“We really see those lines doing well in other markets and growing really fast. If we would double the size of the current ranges I think people would still be asking for more. We have a very clear image in our heads what our customer is like, but there is no size or limitation attached to that image, no color or boundaries - just individuals who are interested in fashion." Walking through the remaining studios, the stills studio and the 360 degree studio which produce extra images for Asos’s Chinese platform to ensure the authenticity of the products they offer in a market plagued with counterfeits, and the rest of the office, the extent of Asos’s determination to achieve it’s goal of becoming the ultimate online destination for fashion-forward 20 somethings is thrown into sharp relief.
“When working online, you have to be excellent in everything that you do, and that’s really hard because we juggle so many times at the same time. You can’t just be good in some, you need to be amazing in all fields. Knowing how to design well, buy well, how to do the logistics with warehouses well, how to do globalization well, can be a lot to handle. But because we were one of the first online pure-players in the fashion industry, what helps us stand out from the current list of online retailers, is that experience. You can't get that off the shelf, by which I mean not only the design experience, but also the buying as well. Half of our sales come from the brands we buy in, so we have to know which brands to buy in, for the right price and select the right products in those ranges.”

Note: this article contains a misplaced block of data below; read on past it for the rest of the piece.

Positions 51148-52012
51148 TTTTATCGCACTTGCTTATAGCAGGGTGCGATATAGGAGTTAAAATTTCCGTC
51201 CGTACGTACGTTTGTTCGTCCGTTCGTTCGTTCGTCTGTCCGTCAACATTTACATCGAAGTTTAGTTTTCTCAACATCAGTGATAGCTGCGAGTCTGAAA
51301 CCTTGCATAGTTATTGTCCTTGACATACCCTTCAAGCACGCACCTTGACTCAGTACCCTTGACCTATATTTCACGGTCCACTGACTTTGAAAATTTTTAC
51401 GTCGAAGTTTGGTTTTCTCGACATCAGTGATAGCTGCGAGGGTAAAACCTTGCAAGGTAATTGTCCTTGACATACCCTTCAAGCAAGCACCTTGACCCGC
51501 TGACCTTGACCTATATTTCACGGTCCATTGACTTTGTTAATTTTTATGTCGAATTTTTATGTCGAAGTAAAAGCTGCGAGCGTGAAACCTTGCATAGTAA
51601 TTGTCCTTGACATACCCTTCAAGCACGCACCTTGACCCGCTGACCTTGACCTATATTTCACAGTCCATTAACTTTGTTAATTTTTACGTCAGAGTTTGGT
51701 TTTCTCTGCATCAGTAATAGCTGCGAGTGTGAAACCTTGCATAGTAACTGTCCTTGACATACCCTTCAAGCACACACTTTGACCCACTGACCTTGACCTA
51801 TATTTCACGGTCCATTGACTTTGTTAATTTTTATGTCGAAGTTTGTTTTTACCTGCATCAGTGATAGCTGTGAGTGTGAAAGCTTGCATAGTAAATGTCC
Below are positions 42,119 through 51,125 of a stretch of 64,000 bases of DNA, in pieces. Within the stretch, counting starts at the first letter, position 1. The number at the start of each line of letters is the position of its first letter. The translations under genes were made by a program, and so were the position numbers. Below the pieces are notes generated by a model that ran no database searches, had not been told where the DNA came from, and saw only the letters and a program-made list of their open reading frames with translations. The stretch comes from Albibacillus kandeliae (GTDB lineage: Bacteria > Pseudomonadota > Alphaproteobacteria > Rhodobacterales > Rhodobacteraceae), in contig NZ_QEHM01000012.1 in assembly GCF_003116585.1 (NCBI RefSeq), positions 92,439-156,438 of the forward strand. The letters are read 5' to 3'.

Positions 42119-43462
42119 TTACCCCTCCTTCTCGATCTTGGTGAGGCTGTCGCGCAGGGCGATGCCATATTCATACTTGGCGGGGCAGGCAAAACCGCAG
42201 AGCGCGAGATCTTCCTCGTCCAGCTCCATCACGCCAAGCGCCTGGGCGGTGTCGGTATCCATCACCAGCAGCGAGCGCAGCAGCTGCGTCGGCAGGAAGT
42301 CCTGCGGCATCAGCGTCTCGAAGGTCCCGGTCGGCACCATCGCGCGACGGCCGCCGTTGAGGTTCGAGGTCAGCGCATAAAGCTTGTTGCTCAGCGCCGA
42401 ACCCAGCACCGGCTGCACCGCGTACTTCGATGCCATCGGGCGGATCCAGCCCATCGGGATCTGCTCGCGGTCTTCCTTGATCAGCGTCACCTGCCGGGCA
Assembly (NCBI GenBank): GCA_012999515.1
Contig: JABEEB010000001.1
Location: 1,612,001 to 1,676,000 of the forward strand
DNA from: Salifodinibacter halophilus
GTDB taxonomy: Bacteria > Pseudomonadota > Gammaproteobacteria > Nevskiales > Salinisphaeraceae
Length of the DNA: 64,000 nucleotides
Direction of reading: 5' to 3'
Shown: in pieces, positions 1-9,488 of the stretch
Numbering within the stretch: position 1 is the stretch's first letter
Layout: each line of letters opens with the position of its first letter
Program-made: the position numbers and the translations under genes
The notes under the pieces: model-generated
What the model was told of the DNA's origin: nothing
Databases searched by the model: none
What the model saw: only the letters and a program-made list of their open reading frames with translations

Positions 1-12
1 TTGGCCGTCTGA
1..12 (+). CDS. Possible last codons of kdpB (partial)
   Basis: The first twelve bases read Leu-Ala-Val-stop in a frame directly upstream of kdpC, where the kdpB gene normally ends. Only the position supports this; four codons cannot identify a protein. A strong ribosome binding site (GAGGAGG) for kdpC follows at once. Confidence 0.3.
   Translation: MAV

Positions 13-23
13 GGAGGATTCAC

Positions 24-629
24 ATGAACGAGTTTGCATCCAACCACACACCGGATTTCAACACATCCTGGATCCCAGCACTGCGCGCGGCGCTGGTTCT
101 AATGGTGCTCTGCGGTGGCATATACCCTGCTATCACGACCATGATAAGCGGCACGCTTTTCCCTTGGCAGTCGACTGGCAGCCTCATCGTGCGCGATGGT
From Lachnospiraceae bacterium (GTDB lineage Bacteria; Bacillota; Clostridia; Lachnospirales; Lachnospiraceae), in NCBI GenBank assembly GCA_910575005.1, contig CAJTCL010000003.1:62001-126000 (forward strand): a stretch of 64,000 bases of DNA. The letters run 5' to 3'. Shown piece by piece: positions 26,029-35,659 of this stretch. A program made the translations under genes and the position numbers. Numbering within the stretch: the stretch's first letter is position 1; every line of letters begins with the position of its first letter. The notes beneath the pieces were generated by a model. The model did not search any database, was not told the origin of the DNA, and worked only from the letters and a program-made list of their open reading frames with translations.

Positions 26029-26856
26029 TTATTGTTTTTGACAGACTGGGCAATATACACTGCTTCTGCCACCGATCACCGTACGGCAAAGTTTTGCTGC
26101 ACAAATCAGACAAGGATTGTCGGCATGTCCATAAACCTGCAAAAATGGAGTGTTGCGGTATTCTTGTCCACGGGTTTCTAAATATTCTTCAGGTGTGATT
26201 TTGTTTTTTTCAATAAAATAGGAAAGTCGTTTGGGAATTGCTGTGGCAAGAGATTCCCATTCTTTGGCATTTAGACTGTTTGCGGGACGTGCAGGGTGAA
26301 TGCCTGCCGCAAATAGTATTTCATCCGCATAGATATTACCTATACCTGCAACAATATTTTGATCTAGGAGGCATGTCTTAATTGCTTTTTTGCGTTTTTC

Asos hopes to be "excellent" in everything that it does
By streamlining the product information and content, Asos aims to create an easier platform for users to navigate as well, to ensure the site makes it as transparent as possible for a customer to find a certain product. “I think people may have been initially scared of online clothes shopping, since they are unable to try things on in person, or feel the fabric, but a lot of that fear has been eradicated through how much information we offer now on our product pages. I do not think we are a solely a transactional website,” pointed out Giezen-Smith. “Obviously you can buy stuff from us but at the end of the day we are about content and inspiration.”